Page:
Investors trying to expand their portfolios can avoid delays caused by residential buyers taking advantage of the Chancellor's stamp duty extension by using four 'buy-to-let hacks', according to broker Mortgages for Business. In this tips piece, the company reveals more.
The stamp duty holiday first announced in July helped drive up the number of owner-occupier transactions to the extent that the extra business inundated some lenders. Landlords and investors - who are still obliged to pay the 3% levy on purchases and have, therefore, been less affected by the stamp duty incentive - have found their own deals delayed as demand from owner-occupiers has swamped some lenders.
On Wednesday, Rishi Sunak extended the stamp duty holiday through to October - meaning there is unlikely to be an immediate fall in transaction volumes or the time it takes for buy-to-let mortgage deals to complete.
Jeni Browne, director of Mortgages for Business, said: "On the one hand, we’re not going to see another stampede of owner-occupier activity that we did last summer - the delays landlords and investors are experiencing are unlikely to get longer than they already are. On the other hand, as a result of the Chancellor's announcement, the hold-ups aren’t going to be cleared up swiftly now either."
She added: "Lenders, conveyancers, valuers, and local authorities still have a lot of work to get through. There's a big backlog and things are going to continue to be slow. As a landlord, if you want to reduce the time it takes to get a purchase sorted out, you need to take certain steps."
Mortgages for Business is offering landlords and investors four key pieces of advice to help them complete purchases faster:
- Be prepared to rethink location
- Choose a broker offering a portal
- Consider the type of property you are investing in
- Select the right lender
The buy-to-let specialist says if landlords and investors consider these factors, they could get their transactions completed in spite of the prolonged chaos affecting the market - as a slick purchase could take just 53 days to complete.
Look at location
Mortgages for Business says even lenders still capable of doing deals in sensible timeframes are struggling to get mortgages approved where local authorities are dragging their feet. The slowest local authorities are now taking more than 100 days to undertake property searches, a key element of the conveyancing process, as the surge in transactions coincides with pandemic-related staff shortages.
Mortgages for Business highlighted Hackney Borough Council (180 working days), Bedfordshire Council (65 working days), Caerphilly County Borough Council (60), Cambridge City Council (50), and North Warwickshire (50) as the worst performers.
Jeni Browne said: “Landlords and investors who just want to get a purchase done are sick of the stamp duty rush. If you have the option, you should consider the effect that the local authority you are dealing with could have on your purchase. One search we ordered recently took 145 days to complete. If you are considering purchasing a property in Hackney before the turn of the next century, you may want to rethink.”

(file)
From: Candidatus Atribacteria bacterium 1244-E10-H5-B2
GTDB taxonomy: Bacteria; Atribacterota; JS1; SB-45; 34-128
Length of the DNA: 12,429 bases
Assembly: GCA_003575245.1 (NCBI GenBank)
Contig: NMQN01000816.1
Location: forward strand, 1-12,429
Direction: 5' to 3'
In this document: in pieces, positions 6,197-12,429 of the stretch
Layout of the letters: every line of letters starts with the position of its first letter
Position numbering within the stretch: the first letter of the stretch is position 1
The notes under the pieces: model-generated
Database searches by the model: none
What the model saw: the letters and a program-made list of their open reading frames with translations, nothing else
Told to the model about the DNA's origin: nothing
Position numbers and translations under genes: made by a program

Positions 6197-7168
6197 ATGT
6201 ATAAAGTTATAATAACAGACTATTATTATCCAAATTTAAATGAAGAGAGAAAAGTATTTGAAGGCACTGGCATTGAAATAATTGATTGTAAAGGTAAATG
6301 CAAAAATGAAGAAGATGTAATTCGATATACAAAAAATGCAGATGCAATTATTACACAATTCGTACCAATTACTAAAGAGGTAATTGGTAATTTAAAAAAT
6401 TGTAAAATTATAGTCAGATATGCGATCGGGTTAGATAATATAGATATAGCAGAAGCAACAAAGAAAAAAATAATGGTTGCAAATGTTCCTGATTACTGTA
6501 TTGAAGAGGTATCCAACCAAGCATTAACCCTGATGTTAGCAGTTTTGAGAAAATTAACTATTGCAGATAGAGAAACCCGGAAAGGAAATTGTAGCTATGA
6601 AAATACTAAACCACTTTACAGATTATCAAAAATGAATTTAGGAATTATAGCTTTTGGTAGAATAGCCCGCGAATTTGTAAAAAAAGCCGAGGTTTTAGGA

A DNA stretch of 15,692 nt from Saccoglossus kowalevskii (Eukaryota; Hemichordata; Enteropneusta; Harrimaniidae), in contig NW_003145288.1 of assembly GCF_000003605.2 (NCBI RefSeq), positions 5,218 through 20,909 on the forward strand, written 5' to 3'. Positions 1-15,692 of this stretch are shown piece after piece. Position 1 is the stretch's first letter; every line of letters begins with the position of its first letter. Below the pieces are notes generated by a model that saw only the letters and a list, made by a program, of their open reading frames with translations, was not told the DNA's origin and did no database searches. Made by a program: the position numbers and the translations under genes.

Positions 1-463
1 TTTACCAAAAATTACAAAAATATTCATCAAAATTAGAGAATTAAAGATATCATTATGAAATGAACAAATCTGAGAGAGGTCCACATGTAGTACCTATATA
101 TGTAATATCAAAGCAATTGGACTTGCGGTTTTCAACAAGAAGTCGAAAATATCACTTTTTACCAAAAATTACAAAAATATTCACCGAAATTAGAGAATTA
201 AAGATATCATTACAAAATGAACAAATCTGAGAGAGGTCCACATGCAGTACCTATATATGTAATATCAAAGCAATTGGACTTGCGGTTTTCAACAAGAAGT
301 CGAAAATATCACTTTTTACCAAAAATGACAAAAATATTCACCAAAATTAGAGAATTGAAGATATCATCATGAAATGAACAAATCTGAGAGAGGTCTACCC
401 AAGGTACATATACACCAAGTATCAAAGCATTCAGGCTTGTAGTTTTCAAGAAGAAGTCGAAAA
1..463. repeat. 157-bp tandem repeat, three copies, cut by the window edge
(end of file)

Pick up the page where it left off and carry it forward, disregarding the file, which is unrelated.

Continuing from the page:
The importance of portals
Data from Mortgages for Business’s landlord portal shows that it takes less time to process applications if they’re done via portals with average deadlines shortening by 20 days, from 73 working days to 53 - cutting down the time it takes to process a transaction by 27%.
Jeni Browne said: “Portals offer clients a space with clear to-do lists, including which documents are required to move the application forward, and the ability to upload all documents quickly and securely, there and then. While this research is based on our data, I’m sure we’re not the only broker with a good portal.
My advice to landlords and investors looking to take control of their own destiny is to use a specialist buy-to-let broker with portal technology. It is a very simple way to shave a couple of weeks off a buy-to-let property transaction.”
Choose the right property
Mortgages for business says not all property purchases are created equal and that transactions can take 11% longer if the property in question is a flat, rather than a semi-detached house.
Jeni Browne said: “Even if you’re not trying to hit the stamp duty deadline, you may well find that your deal gets caught in the crossfire. Picking a semi-detached house, rather than a flat will help smooth the way.”
Select the right lender
The specialist buy-to-let broker also took the opportunity to warn landlords that more than half the BTL lenders who are actively lending at the moment are capable of doing a deal within the usual industry average. Those purchasing vanilla properties can expect an estimated normal eight week completion time.
Jeni Browne said: “Most lenders are still quoting application-to-offer times of about three weeks which doesn’t sound too long. But the reality is that these timeframes are not being met. To get deals down relatively quickly, you need to avoid lenders that are dragging their feet.
While we’re not lenders in our own right, we can ensure landlords and investors are using the right lender. Go to the wrong one and you could find yourself dealing with a lender that is taking weeks to respond to enquiries."
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